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Pakistan | Family List | Labiatae | Nepeta

4. Nepeta raphanorhiza Beath., Lab. Gen. et Sp. 734. 1835. Benth. in DC., Prodr. 12: 373. 1848; Hook. f., l.c. 659; Blaster, Beaut. Flow. Kashmir 2: 121. 1928; Mukerjee, l.c. 126; Rao in Bull. Sot. Surv. Ind. 2: 412. 1960; Kitamura, Pl. W. Pak. & Afghan. 128. 1966; Hedge & Lamond, l.c. 121; Stewart, Ann. Cat. Vasc. Pl. W. Pak. & Kashm. 625. 1972; Rech. f., l.c. 118, t. 107, 556 f. 9; Kaul, Weed Fl. Kashmir valley 224. 1986.

I.C. Hedge

Low-growing tuberous perennial. Tuber 8-20 mm in diameter. Stems several, prostrate-ascending, 10-25 cm, forming loose mats, slender, branched or not, finely puberulous to villous with ± retrorse white hairs, usually eglandular throughout, leafy. Leaves concolorous, green, broad triangular-ovate, 5-20 x 5-15 mm, broad truncate to cordate, serrulate to serrate, acute, finely eglandular pilose to villous, with few or no sessile oil glands abaxially; petiole 5-15 mm on lower leaves; tufts of younger leaves often present in leaf axils. Inflorescence a terminal compact ovoid or cylindrical head, subtended or not by uppermost leaves; rarely lowermost verticillaster separate. Inner bracts linear-subulate, c. as long as calyces. Calyx often purplish, 6-7 mm, tubularobtriangular, eglandular pilose to papillose-glandular; throat almost straight; teeth somewhat unequal, narrow triangular to linear triangular, 1/2 to as long as tube, ciliate. Corolla mauve to purplish, 7-11 mm; tube shortly exserted, slightly expanded at throat; upper lip straight or hooded; lower lip somewhat longer than upper, recurved. Nutlets 1-1.2 x 0.8-1 mm, light brown, broadly ovoid-suborbicular, not trigonous, shiny, with a small basal transverse areole.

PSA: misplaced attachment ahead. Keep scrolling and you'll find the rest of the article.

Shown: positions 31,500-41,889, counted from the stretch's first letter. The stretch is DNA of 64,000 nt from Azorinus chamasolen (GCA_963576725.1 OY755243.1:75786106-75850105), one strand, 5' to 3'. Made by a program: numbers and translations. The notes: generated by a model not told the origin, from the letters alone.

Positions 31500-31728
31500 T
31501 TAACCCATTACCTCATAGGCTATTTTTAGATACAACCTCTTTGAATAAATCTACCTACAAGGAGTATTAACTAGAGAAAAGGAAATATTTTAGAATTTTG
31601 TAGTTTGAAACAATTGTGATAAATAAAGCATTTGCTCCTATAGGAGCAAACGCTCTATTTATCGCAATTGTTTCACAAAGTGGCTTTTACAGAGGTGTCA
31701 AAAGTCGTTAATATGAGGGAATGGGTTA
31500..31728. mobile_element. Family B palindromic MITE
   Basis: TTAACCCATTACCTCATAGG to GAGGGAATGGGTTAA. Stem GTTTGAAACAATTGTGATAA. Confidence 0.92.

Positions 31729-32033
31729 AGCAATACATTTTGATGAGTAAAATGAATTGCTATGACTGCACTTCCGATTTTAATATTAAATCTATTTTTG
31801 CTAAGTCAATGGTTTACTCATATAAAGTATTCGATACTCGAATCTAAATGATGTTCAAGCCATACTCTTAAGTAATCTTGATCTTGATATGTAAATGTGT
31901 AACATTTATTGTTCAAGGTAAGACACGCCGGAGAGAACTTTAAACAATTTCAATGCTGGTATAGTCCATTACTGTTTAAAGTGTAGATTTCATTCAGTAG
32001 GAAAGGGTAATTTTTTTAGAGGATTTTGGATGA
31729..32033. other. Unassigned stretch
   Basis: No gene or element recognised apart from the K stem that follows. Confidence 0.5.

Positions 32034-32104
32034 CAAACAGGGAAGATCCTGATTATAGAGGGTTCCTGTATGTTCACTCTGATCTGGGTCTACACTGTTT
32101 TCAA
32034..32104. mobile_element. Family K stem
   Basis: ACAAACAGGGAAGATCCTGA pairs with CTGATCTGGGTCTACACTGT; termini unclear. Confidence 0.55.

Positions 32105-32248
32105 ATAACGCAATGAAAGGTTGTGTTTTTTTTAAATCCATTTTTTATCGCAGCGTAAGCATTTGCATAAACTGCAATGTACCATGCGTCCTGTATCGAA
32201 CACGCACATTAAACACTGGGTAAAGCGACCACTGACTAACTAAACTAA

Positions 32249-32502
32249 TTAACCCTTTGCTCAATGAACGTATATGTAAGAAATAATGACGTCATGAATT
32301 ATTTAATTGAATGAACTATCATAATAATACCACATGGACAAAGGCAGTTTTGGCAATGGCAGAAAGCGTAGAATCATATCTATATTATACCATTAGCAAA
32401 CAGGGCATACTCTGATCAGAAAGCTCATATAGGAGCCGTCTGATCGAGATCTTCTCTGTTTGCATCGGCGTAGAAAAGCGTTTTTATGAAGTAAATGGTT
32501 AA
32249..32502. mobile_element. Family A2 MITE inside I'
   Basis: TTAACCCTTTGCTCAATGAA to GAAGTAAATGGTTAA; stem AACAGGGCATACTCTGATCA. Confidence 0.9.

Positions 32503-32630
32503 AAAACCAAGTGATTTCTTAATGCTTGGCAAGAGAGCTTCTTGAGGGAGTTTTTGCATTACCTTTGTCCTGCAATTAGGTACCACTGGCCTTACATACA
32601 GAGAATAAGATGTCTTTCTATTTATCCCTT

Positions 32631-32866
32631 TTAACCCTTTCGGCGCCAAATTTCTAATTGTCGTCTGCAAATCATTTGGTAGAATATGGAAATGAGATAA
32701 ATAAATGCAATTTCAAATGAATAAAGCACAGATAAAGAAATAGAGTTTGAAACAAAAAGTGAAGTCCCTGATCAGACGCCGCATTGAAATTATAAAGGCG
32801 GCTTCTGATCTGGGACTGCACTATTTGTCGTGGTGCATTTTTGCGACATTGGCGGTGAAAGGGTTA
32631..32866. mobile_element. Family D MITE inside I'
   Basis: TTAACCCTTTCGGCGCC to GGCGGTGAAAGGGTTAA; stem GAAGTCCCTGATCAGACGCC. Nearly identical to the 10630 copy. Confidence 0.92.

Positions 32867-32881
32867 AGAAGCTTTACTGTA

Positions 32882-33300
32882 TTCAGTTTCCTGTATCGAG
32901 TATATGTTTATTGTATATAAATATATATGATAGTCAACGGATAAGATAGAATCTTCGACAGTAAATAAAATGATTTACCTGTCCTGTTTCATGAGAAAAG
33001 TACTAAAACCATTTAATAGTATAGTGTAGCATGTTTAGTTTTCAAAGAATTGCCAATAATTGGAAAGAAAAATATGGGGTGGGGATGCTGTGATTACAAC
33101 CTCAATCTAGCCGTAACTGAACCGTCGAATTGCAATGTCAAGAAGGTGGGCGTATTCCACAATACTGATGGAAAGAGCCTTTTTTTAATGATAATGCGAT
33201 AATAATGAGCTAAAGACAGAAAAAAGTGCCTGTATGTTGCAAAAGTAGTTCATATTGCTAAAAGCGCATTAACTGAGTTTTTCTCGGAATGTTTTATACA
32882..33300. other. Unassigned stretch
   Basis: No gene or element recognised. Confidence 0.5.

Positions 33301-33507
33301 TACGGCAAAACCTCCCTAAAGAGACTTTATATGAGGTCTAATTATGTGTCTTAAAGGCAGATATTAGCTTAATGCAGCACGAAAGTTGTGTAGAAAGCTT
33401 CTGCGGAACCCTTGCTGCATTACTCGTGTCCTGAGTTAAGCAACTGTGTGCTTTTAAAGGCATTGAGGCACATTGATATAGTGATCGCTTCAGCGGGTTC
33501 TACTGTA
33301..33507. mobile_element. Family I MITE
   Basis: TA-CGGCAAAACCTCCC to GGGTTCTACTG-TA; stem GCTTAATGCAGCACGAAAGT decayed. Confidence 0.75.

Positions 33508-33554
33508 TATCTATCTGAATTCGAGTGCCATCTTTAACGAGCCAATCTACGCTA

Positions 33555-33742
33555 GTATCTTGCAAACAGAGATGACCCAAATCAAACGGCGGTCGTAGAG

Fl. Per.: April to June.

Type: Kashmir [B-8 Jhelum valley, Baramula to Setoune, 7 May] Jacquemont (K!, P).

Distribution: E. Afghanistan, Pakistan, Kashmir, NW India.

Of uncertain affinity: although the inflorescence is somewhat similar to the multiform Nepeta podostachys s.l, the nutlets are quite different from it and its allies. According to Stewart (l.c.), the tubers are edible. Growing in open places, among shady rocks in oak or conifer forest.


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